Protests and Shutdown of Businesses let Country bleed
Zimbabwe seems not be able to catch a break. Freshly freed from the coercive shackles of the Mugabe Era, the country was hit first by a cash crisis and now by the violent aftermath of a 150% petrol price hike, making Zimbabweans Petrol the most expensive in the world.
The newly appointed government seems inexperienced dealing with the mighty unions as well as the resulting protests and the decision to curb social media and internet-based communication was not only unlucky, it poured further oil on the burning fires within society and business world.
Currently, businesses in Zimbabwe are losing millions of dollars per day as a shutdown protest – called for by the country’s biggest labour union – continues over a the sudden hike in…
Supply Crisis hits Consumers hard
Zimbabwe is facing its worst economic crisis in a decade, with prices soaring, limits on bread purchases, and long queues for fuel. This followed Finance Minister Mthuli Ncube’s decision to introduce a tax increase on money transfers last week to try and stabilise the government’s finances. The announcement triggered a rise in basic-commodity prices, stoking fears of an inflationary spiral and leading to long queues forming at petrol stations.
Many shops, under pressure from the government, are restricting customers’ purchases to prevent hoarding. Others have gone further: Yum! Brands Inc. temporarily shut some of its KFC outlets this week, saying it couldn’t find enough dollars to pay suppliers. Last Thursday, police arrested and bea…
Money Transfer Tax of 2% introduced today
Zimbabwe’s newly appointed Finance and Economic Development Minister Mthuli Ncube has announced a 2 cents per dollar tax on electronic transactions as the country moves to widen its tax base: “I hereby review the Intermediated Money Transfer Tax from 5 cents per transaction to 2 cents per dollar transacted, effective 1 October 2018,” said Minister Ncube.
He said due to the increase in the informalisation of the economy and huge spikes in electronic and mobile phone-based financial transactions and real-time gross settlement transactions (RTGS), “there is [the] need to expand the tax collection base and ensure that the tax collection points are aligned with electronic mobile payment transactions and the RTGS system". While the new tax …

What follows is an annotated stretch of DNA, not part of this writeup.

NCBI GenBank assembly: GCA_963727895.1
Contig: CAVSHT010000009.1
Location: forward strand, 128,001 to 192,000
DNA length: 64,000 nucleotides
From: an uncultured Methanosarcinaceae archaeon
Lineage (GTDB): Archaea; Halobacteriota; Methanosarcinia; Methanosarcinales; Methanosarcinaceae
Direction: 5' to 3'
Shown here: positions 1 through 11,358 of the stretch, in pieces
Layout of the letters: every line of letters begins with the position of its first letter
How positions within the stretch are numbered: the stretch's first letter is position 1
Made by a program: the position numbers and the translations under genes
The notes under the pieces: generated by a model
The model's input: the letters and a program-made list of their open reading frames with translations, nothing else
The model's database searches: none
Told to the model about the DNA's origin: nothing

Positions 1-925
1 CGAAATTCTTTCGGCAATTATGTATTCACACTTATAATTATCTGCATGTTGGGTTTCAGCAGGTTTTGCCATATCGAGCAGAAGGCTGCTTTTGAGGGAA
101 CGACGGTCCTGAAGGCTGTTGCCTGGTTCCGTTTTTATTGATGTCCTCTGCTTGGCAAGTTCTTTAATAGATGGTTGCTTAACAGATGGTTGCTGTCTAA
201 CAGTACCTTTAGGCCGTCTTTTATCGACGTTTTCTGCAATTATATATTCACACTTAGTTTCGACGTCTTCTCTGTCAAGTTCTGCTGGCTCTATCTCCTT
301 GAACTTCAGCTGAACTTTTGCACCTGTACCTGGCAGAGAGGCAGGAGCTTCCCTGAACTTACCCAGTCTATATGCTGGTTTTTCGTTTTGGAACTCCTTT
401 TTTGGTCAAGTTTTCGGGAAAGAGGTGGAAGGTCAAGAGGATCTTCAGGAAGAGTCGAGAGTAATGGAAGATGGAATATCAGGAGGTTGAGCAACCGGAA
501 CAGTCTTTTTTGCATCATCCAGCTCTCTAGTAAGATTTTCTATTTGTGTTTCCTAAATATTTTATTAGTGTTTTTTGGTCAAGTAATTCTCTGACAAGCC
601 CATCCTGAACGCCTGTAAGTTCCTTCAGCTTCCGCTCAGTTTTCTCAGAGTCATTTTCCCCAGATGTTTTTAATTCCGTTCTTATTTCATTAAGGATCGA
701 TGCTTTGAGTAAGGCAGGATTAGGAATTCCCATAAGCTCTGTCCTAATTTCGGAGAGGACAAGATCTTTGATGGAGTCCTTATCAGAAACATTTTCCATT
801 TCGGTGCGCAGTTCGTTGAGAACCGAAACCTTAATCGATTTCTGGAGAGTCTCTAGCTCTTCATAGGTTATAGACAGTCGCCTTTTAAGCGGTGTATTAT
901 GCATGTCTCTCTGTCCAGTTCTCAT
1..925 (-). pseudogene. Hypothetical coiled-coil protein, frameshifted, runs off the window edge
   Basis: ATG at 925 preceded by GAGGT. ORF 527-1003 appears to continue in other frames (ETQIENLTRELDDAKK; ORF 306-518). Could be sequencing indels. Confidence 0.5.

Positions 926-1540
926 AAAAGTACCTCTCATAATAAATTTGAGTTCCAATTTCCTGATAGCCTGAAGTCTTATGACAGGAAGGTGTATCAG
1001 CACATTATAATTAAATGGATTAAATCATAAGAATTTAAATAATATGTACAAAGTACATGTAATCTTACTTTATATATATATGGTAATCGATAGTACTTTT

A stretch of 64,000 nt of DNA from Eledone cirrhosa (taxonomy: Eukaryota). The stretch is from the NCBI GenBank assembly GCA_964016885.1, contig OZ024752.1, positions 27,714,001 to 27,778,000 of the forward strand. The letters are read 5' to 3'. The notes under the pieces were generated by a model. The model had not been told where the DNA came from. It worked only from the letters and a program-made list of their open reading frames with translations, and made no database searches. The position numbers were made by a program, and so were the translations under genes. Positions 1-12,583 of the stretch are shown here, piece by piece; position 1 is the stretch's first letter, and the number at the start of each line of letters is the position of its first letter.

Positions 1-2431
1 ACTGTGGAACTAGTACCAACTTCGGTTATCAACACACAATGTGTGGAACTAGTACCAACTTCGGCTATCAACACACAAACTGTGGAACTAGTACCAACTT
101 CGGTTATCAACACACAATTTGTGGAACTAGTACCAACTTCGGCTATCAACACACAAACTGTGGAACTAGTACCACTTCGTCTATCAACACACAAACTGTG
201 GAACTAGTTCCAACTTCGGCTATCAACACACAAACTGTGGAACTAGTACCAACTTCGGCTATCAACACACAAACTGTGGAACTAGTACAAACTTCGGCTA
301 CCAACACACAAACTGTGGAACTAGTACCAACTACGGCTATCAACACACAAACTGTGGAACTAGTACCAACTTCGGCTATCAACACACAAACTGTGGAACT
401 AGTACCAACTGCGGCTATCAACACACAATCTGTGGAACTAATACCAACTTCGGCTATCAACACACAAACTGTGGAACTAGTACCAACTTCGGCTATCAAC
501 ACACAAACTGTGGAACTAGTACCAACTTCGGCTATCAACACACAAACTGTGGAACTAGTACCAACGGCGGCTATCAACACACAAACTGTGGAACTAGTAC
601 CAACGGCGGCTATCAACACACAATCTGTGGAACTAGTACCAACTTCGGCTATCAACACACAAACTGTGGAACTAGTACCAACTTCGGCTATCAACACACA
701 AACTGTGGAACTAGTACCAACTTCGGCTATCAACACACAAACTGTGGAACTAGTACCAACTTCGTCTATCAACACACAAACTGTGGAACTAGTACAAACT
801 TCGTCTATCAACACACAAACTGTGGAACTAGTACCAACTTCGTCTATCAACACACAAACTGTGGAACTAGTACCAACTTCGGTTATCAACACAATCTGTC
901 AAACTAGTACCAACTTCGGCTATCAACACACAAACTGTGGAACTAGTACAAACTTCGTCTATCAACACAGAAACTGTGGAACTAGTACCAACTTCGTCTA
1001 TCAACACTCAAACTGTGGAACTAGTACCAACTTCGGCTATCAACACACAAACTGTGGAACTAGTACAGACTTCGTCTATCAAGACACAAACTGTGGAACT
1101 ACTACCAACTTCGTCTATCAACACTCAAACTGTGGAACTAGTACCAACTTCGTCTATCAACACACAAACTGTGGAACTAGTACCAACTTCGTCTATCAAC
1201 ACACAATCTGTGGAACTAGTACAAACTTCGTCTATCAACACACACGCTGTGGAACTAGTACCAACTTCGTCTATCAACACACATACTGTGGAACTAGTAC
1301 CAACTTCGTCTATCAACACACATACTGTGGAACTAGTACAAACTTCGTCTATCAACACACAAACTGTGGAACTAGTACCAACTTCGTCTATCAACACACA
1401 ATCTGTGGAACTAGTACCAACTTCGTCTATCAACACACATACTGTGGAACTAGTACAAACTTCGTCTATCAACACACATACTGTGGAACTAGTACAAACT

Finally: Mnangagwa reveals HIS Cabinet!
Zimbabwean President Emmerson Mnangagwa announced his 20-member cabinet which includes military men who were in his previous cabinet and technocrats, at the State House in Harare. Mnangagwa downsized – as promised and in light of budgetary restraints – from the previous 23, and merged some portfolios.
Besides the military figures and a few technocrats, Mnangagwa’s cabinet is made up of Zanu-PF hardliners, some of whom were at the forefront of rebelling against the autocratic leader, former president Robert Mugabe. The technocrats who made it into cabinet are Professor Mthuli Ncube (finance and economic development), former Olympic champion Kirsty Coventry (youth, sport, arts and recreation), Obadiah Moyo (health and child care) …
The Nation in Anticipation of New Cabinet
Mnangagwa has been sworn in as the new President of Zimbabwe, but is yet to appoint his Cabinet from elected MPs and five non-constituency MPs to be appointed based on their skills and technical abilities.
“At the moment, constitutionally, Zimbabwe does not have a Vice-President or a Cabinet minister because a new President has been sworn-in and all those who were ministers are no longer such. Whatever all these ministers are doing, it is illegal or in transition,” a senior government official said. “The law is silent on what ought to start. The President might appoint since those elected are now known and were duly declared so by the Zimbabwe Electoral Commission. What is left for them is to be sworn in so that they could start parl…